Municipal financial reform may not be possible within Puerto Rico’s political system. Mayors are a powerful interest group so they make change in the Puerto Rico Legislature very difficult. Recently, a lame duck legislator offered a bill to consolidate municipalities, but the bill did not even receive a public hearing. Although we are happy that Toa Baja got a new mayor, most cities in poor financial health were not as lucky. Sadly, the new mayor in Toa Baja will probably not be able to save his city: it is too deeply in debt. Barring intervention from the new financial oversight board, it is likely that other Puerto Rico cities will be closing their doors in the months and years ahead.
Arnaldo Cruz is co-founder of the Center for Integrity and Public Policy (CIPP), a local think tank in Puerto Rico. This past October the CIPP published its third annual Financial Health Index, a measurement tool developed to allow peer to peer comparisons among Puerto Rico’s 78 municipalities using standardized financial indicators. Citizens and other interested parties can go to CIPP’s municipal scoring website at http://fiscal.cipp-pr.org to check 2015 fiscal rankings.
(DeKalb, Illinois, September 27, 2016)
Northern Illinois University’s Center for Governmental Studies (CGS) and Department of Accountancy
announced the availability of a new draft taxonomy that will enable analysts to compare financial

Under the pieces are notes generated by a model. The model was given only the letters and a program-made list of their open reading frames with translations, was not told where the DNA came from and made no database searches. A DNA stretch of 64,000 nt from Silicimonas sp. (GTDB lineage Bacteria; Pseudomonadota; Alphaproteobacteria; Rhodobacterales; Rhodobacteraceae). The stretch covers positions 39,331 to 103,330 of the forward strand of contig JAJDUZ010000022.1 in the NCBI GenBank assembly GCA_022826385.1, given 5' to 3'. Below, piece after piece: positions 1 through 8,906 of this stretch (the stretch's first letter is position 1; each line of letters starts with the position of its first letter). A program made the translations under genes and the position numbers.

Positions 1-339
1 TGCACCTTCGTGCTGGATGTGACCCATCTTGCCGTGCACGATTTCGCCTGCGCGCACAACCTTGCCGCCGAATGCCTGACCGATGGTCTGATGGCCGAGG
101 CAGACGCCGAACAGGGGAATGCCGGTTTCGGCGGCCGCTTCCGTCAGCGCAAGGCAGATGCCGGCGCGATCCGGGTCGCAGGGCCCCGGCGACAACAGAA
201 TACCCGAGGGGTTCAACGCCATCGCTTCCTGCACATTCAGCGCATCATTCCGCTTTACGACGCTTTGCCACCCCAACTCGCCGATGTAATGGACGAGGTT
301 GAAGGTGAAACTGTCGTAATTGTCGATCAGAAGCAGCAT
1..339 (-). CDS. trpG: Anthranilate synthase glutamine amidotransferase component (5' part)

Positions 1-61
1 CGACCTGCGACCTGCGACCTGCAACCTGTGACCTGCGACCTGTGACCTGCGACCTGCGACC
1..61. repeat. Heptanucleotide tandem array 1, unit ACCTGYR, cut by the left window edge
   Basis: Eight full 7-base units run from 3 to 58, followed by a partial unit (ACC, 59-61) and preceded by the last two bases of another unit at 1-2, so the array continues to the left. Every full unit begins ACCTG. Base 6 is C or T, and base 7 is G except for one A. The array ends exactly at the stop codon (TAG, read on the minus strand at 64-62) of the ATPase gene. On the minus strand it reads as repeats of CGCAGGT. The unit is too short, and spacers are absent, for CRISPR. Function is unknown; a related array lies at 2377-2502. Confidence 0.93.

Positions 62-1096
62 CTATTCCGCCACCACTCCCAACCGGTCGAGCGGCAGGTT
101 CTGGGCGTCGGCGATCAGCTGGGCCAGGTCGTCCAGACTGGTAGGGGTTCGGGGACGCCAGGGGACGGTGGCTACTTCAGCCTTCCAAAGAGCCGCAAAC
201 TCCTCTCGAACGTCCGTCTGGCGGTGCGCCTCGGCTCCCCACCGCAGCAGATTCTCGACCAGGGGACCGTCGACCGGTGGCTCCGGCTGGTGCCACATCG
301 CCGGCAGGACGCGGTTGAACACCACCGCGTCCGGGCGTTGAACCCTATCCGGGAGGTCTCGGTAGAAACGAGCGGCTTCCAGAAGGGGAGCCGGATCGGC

information over time and between governmental units. In addition to being documented via
spreadsheet, this new taxonomy is expressed in machine-readable XBRL, short for Extensible Business
Reporting Language. The taxonomy standardizes basic reporting definitions so that financial
information is consistently and explicitly defined and because the reports can also be expressed in XBRL
using the taxonomy the information submitted by governments is immediately machine-readable and
easier to analyze. The taxonomy development is part of a national project in which NIU has collaborated
with partners including colleagues at Rutgers University, financial reporting tool industry leaders, along
with XBRL and other domain experts.
Dr. Shannon Sohl, a CGS researcher who is leading the taxonomy initiative, said “We are already pilot-
testing this taxonomy for the government-wide financial statements in two Illinois cities, Aurora and
Fulton, and are looking forward to working with other governmental entities in the state to establish